Landolt-Börnstein - Group III Condensed Matter

8.1.1.5 Surface photovoltage spectroscopy

Abstract

This chapter discusses surface photoconductivity and surface photovoltage (SPV) spectroscopy of semiconductor. Photoconductivity with light of sub-bandgap energy has been used to obtain spectroscopic information on surface states in semiconductors. In principle, both optical transitions from filled surface states to the conduction band and from the valence band to empty surface states can contribute to surface photoconductivity. SPV is the change of barrier height at a semiconductor surface induced by suitable illumination. The effect can be simply thought of as a voltage drop building up between the front (illuminated) and rear faces of the sample as photocarrier of opposite sign are separated by the electric field of the space charge region. The larger is the semiconductor energy gap (and the lower is the temperature) the higher is the SPV signal. Since the SPV effect depends upon the steady state density of photoexcited pairs and their separation from each other, the spectral dependence of SPV is certainly related to the absorption coefficient. However, an interpretation of SPV spectra in terms of absorption coefficient is complicated by other concomitant transport and relaxation processes. Moreover only part of the optical transitions contributing to the absorption coefficient is actually effective in SPV.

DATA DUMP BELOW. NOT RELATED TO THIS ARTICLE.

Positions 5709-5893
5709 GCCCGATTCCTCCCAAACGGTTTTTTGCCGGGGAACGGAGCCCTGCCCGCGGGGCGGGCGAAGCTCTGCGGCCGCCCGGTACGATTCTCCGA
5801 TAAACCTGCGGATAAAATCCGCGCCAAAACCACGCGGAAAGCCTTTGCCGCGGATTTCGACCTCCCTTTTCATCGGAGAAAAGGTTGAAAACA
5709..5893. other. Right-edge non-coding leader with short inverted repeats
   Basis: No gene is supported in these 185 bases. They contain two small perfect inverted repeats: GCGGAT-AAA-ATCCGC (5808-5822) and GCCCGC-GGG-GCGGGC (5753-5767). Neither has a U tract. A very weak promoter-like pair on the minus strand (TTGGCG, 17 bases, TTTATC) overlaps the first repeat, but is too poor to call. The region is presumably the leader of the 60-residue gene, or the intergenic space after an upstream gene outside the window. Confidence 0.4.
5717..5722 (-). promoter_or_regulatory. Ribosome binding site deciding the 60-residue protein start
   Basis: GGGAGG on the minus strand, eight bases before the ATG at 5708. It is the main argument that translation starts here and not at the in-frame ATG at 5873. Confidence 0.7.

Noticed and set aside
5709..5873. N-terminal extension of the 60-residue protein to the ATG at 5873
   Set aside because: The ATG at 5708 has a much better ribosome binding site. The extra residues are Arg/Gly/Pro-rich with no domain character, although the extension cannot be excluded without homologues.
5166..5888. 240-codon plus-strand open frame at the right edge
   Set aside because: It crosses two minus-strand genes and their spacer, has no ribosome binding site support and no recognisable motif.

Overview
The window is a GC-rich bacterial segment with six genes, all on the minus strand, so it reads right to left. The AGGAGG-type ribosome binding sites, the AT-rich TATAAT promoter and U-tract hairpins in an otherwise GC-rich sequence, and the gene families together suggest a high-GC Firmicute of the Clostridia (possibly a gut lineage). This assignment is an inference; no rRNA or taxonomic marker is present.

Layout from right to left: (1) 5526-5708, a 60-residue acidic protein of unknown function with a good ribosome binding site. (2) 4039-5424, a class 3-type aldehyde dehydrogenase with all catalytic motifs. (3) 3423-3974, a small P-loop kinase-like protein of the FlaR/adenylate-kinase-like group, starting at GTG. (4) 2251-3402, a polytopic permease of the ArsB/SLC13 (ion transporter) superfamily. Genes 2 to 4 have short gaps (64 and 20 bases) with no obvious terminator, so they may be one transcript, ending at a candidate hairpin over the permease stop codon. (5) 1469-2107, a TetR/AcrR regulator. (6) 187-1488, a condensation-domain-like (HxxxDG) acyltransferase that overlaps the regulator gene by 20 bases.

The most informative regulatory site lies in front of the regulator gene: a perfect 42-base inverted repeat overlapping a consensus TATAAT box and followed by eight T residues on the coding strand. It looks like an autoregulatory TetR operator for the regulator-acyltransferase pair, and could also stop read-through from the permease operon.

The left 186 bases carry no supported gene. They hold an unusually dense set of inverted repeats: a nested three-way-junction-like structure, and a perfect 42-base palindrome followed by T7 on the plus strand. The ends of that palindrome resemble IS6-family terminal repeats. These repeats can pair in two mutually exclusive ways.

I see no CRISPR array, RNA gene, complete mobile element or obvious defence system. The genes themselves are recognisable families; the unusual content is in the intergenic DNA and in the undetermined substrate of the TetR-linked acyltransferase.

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Title
8.1.1.5 Surface photovoltage spectroscopy
Book Title
Interaction of Radiation with Surfaces and Electron Tunneling
In
8.1.1 Introduction
Book DOI
10.1007/b51875
Chapter DOI
10.1007/10119615_10
Part of
Landolt-Börnstein - Group III Condensed Matter
Volume
24D
Editors
  • G. Chiarotti
  • Authors
  • P. Chiaradia
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